Written and collected by Zia H Shah MD, Chief Editor of the Muslim Times
Jesus had taken seven demons out of Mary Magdalene, according to the Gospels. (Luke 8:2) Have you ever considered, if the demons are literally so common and we do not have good quality Exorcists like Jesus and even his close disciples could not match his skills according to the Gospels, what would be the fate of many of the modern women?
About two-thirds of Americans completely or mostly agree that angels and demons play an active role in humans’ lives, according to a 2007 Pew Research survey. Mormons (88 percent), evangelical Christians (87 percent), and members of historically black churches (87 percent) were especially likely to agree with the idea that these beings are real.
Pope Francis has paid special attention to demons, warning his flock to “look out because the devil is present.” Earlier this year, the Latin American pontiff officially recognized an international group of church-sanctioned exorcists — priests whom the Vatican believes have the power to cast out the devil. The International Association of Exorcists has approximately 250 exorcists working across 30 nations. Francis recently lauded the group for displaying the church’s ‘love for those possessed.’
Quora has the following to say about the jinns and the Muslim societies:
As for jinns, believing in the existence of jinns is not an article of faith, but the Quran mentions of their existence and also tells that Satan was a jinn. They are a creation that existed before human beings; it is made of waves of energy, as compared to the earthly elements which human beings are composed of. Jinns are the only creation, other than human beings, that have freedom to make decisions and choices like human beings. Once again, the Quran does not describe what kind of shape or form they have or how they look like. They can see human beings, learn human languages and understand them; but human beings cannot see them. They cannot have physical control on human beings (they cannot possess human beings, contrary to what many people believe) but they can cause thoughts to occur in human mind, without people realizing it. Evaluating and assessing a thought whether it is a good idea or should be rejected is all purely an independent human action, just as a thought or view can be suggested by other human beings and it is totally up to a person to accept or reject that suggestion or view.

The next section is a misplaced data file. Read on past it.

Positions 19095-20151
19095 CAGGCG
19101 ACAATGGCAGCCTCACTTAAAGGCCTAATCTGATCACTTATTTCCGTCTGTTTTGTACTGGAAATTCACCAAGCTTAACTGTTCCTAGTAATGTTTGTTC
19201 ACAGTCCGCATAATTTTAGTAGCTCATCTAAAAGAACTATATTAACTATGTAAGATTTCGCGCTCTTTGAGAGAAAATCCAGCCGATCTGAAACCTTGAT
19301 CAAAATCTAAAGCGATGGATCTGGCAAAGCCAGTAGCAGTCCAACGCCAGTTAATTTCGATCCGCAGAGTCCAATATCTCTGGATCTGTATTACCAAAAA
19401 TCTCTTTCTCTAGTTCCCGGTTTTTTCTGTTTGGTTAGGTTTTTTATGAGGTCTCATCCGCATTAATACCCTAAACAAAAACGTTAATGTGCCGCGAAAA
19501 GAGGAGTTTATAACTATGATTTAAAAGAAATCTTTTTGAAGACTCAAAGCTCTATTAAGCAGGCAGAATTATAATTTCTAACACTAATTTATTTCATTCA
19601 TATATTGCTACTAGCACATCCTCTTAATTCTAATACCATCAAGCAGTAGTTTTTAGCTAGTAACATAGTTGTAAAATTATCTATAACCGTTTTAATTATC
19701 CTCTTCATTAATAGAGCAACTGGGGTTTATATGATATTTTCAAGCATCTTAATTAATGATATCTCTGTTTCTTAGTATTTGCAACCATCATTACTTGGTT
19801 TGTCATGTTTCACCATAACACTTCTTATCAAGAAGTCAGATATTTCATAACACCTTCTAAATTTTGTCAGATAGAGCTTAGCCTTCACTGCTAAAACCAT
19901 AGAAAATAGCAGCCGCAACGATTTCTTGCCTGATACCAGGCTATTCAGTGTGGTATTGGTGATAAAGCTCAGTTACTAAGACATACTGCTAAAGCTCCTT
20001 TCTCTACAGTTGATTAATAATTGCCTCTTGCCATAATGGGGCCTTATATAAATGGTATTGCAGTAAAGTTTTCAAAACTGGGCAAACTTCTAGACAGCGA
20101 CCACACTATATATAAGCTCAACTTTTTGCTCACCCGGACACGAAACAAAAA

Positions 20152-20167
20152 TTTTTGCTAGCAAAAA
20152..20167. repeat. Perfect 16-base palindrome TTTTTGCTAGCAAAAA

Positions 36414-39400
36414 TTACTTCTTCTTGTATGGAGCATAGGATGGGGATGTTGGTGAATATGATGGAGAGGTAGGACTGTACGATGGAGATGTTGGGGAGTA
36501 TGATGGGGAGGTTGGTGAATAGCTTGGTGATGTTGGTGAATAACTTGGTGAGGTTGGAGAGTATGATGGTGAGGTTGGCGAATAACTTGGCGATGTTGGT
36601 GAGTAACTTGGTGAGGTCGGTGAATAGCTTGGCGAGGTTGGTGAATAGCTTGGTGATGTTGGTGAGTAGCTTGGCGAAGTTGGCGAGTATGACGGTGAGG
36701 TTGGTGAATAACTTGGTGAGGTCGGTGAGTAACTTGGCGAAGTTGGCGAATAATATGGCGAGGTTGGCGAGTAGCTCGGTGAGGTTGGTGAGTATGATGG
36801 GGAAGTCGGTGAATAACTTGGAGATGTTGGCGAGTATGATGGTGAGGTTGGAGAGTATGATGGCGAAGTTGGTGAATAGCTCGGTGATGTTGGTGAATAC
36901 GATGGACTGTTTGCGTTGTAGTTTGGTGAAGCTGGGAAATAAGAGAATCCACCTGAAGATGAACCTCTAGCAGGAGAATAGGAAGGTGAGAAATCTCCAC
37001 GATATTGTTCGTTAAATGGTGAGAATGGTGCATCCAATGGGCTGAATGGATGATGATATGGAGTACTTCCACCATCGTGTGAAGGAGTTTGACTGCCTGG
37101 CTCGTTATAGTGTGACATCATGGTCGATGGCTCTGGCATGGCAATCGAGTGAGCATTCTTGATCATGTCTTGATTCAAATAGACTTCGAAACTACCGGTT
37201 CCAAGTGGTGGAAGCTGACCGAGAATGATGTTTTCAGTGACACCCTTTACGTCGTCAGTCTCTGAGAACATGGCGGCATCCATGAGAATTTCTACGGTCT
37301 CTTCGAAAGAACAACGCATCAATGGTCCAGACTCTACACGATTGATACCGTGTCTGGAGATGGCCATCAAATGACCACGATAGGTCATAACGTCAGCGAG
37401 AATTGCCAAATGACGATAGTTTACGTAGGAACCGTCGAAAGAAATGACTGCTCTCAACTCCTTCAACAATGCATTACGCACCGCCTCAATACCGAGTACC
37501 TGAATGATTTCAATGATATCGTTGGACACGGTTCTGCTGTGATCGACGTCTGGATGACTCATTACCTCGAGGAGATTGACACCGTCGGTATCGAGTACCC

Interesting, we have to be in presence of other humans to hear their ideas, but, jinns can put their ideas in our minds without our control. Unless the jinns know our thoughts, the kind of ideas they will put in our minds, may not match our own and may seem exotic. Some food for thought for those who believe in such jinns.
How many jinns are out there, anyways, and how many can team up in one human mind?
According to Pew Research Center, majority of the Muslims believe in the jinns. The center states both the Quran and hadith make reference to witchcraft and the evil eye as well as to supernatural beings known in Arabic as jinn (the origin of the English word genie). To gauge how widespread belief in these supernatural forces is today, the survey asked Muslims separate questions about witchcraft, jinn and the evil eye (defined in the survey as the belief that certain people can cast curses or spells that cause bad things to happen). In most of the countries surveyed, roughly half or more Muslims affirm that jinn exist and that the evil eye is real. Belief in sorcery is somewhat less common: half or more Muslims in nine of the countries included in the study say they believe in witchcraft. At the same time, however, most Muslims agree that Islam forbids appealing to jinn or using sorcery. In all but one country surveyed, no more than one-in-five say that Islam condones people appealing to jinn. Similarly low percentages say the same about the use of sorcery.